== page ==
When should I see my doctor?

See your doctor if you have any of the following symptoms:

  • pain
  • swelling
  • redness
  • discharge from the penis
  • nausea or vomiting
  • difficulty urinating
  • pain in other parts of your body, such as your back or lower abdomen
  • breast enlargement or tenderness

Your doctor will perform a physical examination of your scrotum and testicles to observe any growths, lumps, or other abnormalities. If your doctor suspects testicular cancer, you’ll also be asked about your medical history to see if your family has a history of testicular cancer.

Other possible tests for diagnosis include:

  • Urine test. Your doctor will take a urine sample to test for infections or conditions of your kidneys.
  • Blood test. Your doctor will take a blood sample to test for tumor markers, which may indicate cancer.
  • Ultrasound. Your doctor will use an ultrasound transducer and gel to view the inside of your testicles on an ultrasound display. This allows them to check blood flow or growths in your testicle, which can identify torsion or cancer.
  • CT scan. Your doctor will use a machine to take several images of your testicles to look for abnormalities.

How is this condition treated?

Oftentimes, treatment isn’t necessary. But if you’re experiencing other symptoms or have a serious underlying condition, your doctor will work with you to develop an appropriate treatment plan.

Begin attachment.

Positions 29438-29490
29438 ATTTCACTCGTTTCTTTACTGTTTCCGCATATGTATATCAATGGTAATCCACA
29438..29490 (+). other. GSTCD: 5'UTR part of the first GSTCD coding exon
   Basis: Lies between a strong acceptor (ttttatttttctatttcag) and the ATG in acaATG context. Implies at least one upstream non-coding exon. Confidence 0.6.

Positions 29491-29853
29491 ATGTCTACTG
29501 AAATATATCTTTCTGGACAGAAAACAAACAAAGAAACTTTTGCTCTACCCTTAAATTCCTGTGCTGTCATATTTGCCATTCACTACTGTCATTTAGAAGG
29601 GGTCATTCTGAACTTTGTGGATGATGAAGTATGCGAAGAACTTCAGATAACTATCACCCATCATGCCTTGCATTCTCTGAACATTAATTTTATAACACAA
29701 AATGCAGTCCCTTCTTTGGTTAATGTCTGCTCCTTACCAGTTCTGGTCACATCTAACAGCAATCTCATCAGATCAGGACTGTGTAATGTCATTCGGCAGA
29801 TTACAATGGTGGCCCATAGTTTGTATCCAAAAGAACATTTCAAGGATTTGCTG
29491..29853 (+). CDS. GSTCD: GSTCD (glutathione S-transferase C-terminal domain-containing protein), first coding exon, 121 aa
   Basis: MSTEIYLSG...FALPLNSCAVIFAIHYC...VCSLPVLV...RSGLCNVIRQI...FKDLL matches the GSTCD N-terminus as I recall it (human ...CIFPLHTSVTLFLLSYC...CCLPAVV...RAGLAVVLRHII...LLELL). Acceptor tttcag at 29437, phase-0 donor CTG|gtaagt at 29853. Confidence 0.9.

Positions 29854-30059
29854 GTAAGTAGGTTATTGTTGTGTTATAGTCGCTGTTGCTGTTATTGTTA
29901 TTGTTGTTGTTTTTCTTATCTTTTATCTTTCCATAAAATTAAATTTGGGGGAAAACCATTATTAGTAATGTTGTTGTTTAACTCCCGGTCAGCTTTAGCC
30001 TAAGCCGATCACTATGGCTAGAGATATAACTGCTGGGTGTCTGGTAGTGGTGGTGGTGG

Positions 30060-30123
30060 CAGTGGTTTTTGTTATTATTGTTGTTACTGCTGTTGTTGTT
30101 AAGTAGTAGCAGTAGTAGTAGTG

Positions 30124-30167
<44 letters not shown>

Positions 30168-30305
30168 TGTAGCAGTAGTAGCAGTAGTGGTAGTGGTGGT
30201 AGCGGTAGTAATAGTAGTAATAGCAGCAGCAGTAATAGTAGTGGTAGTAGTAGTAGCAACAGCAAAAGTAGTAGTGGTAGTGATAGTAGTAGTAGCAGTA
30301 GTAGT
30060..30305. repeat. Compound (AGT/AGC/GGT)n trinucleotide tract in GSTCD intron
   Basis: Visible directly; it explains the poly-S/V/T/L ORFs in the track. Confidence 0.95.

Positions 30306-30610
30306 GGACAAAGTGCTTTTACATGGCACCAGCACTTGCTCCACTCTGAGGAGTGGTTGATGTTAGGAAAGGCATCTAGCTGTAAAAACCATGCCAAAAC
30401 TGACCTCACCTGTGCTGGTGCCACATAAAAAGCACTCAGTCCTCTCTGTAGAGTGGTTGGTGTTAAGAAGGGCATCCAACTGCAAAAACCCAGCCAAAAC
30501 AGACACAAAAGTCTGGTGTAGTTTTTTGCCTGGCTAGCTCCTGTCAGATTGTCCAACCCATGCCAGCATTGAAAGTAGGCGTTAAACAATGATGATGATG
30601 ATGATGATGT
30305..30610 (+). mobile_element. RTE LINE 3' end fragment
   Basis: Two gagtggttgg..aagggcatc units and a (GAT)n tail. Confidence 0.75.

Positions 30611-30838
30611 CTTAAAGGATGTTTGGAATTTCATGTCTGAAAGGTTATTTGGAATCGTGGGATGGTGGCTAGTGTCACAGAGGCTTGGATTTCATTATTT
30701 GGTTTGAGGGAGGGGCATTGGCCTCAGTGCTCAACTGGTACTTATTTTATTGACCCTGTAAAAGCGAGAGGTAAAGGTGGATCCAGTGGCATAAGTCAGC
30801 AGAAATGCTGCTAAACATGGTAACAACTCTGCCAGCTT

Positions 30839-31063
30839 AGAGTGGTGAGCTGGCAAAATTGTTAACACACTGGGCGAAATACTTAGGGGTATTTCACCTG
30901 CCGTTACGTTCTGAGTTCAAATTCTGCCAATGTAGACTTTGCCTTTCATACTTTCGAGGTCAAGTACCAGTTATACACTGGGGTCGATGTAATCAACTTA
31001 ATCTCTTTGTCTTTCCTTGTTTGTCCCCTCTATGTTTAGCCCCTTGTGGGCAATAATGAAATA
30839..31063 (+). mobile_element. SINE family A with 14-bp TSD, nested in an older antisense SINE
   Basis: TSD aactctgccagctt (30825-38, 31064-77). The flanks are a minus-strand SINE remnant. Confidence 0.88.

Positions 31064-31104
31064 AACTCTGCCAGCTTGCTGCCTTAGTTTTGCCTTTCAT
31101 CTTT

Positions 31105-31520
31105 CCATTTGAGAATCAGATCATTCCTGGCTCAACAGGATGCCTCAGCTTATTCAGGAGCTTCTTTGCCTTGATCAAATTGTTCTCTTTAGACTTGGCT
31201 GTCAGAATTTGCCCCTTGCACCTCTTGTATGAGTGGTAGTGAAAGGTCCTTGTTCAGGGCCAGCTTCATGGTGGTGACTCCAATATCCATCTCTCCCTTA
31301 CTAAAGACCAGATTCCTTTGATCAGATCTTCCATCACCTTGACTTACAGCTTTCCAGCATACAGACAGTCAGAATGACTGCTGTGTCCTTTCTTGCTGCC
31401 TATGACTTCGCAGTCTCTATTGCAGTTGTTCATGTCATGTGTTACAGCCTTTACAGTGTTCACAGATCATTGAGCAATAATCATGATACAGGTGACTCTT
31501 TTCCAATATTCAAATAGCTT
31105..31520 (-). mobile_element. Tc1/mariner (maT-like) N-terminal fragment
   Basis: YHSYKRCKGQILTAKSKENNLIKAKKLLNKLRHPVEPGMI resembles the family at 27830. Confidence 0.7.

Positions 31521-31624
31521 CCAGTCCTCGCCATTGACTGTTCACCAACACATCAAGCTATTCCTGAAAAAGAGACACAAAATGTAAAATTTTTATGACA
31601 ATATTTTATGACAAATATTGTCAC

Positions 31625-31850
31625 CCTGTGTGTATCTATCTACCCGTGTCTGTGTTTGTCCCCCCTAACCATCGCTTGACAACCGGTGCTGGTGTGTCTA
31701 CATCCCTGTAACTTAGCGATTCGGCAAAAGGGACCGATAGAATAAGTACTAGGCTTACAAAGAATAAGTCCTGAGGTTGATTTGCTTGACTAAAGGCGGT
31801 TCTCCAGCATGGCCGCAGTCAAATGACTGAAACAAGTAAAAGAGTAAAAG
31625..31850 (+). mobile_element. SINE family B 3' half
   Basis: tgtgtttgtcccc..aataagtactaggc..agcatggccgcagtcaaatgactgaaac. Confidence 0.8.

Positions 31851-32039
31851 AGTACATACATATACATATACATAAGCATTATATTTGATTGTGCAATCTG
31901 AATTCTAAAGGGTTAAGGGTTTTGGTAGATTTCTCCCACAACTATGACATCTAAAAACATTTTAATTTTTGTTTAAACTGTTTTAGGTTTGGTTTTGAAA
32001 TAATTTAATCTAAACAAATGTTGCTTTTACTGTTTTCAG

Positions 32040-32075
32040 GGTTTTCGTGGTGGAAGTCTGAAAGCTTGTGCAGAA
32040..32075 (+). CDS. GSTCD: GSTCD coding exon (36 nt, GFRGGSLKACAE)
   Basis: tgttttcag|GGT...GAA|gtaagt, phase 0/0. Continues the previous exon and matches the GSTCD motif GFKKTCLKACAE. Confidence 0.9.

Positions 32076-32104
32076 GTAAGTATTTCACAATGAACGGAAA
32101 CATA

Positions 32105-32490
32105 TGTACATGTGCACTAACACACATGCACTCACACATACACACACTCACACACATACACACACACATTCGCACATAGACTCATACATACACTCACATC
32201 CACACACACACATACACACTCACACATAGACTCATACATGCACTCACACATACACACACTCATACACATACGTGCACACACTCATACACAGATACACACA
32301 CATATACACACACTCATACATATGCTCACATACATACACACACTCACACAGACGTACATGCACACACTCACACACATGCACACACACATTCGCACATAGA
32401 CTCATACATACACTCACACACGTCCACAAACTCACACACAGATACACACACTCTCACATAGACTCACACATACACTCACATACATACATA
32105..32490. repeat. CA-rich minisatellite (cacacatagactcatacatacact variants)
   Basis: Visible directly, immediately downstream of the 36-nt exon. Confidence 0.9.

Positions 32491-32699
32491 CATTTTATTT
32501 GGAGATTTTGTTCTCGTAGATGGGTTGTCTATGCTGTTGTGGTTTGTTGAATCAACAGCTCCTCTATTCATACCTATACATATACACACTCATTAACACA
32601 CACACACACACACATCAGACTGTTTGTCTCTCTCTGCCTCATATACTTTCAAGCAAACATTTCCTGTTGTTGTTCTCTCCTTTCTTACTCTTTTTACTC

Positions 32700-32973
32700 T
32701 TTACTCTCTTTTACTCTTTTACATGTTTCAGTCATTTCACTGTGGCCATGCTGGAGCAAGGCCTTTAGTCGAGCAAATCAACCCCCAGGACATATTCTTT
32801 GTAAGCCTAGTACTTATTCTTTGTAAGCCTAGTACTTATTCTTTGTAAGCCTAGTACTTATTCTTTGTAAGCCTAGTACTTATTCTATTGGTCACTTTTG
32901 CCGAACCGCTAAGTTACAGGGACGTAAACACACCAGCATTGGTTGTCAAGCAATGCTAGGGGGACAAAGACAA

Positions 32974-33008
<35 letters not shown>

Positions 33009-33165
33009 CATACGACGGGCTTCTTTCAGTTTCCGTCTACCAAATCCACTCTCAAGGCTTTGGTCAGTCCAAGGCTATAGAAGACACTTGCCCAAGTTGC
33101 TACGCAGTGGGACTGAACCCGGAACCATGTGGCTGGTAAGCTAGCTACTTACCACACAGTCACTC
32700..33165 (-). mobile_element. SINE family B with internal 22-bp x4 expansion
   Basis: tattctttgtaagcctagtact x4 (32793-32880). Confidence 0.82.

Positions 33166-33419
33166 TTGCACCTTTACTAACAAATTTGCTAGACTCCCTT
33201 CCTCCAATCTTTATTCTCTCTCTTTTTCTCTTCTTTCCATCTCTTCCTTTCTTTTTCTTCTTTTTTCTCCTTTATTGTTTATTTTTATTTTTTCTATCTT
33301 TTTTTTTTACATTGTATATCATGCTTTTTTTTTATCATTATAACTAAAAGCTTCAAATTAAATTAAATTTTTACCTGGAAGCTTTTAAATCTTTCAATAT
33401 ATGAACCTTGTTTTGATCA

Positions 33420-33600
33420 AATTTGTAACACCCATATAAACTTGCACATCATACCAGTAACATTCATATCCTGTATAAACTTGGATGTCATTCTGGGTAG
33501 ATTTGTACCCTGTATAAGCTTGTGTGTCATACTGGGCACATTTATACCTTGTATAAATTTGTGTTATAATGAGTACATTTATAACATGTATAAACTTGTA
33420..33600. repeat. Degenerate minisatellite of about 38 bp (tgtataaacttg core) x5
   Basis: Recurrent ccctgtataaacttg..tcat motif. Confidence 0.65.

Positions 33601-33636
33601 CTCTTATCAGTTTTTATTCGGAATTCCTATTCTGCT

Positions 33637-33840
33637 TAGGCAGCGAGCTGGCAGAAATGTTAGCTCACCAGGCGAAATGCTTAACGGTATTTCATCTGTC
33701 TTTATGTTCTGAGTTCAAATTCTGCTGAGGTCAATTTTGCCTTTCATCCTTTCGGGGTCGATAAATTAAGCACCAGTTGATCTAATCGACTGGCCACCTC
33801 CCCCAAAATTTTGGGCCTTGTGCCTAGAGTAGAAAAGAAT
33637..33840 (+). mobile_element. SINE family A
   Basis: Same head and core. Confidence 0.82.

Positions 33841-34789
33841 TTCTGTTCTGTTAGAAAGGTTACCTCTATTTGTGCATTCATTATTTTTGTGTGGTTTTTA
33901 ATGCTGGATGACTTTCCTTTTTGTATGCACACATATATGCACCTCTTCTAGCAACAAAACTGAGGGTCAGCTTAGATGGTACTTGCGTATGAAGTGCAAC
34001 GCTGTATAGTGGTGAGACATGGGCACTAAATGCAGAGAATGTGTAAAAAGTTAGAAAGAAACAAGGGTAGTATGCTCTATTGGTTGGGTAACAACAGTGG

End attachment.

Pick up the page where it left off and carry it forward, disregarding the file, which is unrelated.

Here are typical treatment plans for these commonly diagnosed conditions:

Epididymitis

If you have chlamydia, your doctor will prescribe an antibiotic, such as azithromycin (Zithromax) or doxycycline (Oracea). Your doctor may drain pus to relieve swelling and infection.

Orchitis

If orchitis is caused by an STI, your doctor will likely prescribe ceftriaxone (Rocephin) and azithromycin (Zithromax) to fight the infection. You can use ibuprofen (Advil) and a cold pack to relieve pain and swelling.

Testicular torsion

Your doctor may be able to push on the testicle to untwist it. This is called manual detorsion. Surgery is usually necessary to prevent torsion from happening again. The longer you wait after torsion to get treatment, the higher the chance that the testicle will need to be removed.

Testicular cancer

Your doctor may surgically remove your testicle if it contains cancerous cells. Then, the testicle can be tested to determine what type of cancer is present. Blood tests can determine if the cancer has spread beyond the testicle. Long-term radiation therapy and chemotherapy can help destroy cancer cells and prevent them from returning.

Are complications possible?

With timely treatment, most conditions won’t cause any complications.

But if blood flow is cut off to your testicle for too long, the testicle may be removed. In these cases, you may develop a low sperm count or infertility.

Some cancer treatments, such as chemotherapy, may also cause infertility.

What’s the outlook?

There’s no need to worry if you have asymmetrical testicles. But if you notice any new pain, redness, or lumps around your testicles, see your doctor right away for a diagnosis. An infection, torsion, or cancer needs to be treated quickly to prevent complications.

Many causes of an enlarged testicle can be treated with medication or surgery, especially if you get an early diagnosis. If you receive a cancer or infertility diagnosis or have a testicle removed, know that you’re not alone. Many support groups exist for people with cancer and infertility that can help you feel empowered to continue living your life after treatment or surgery.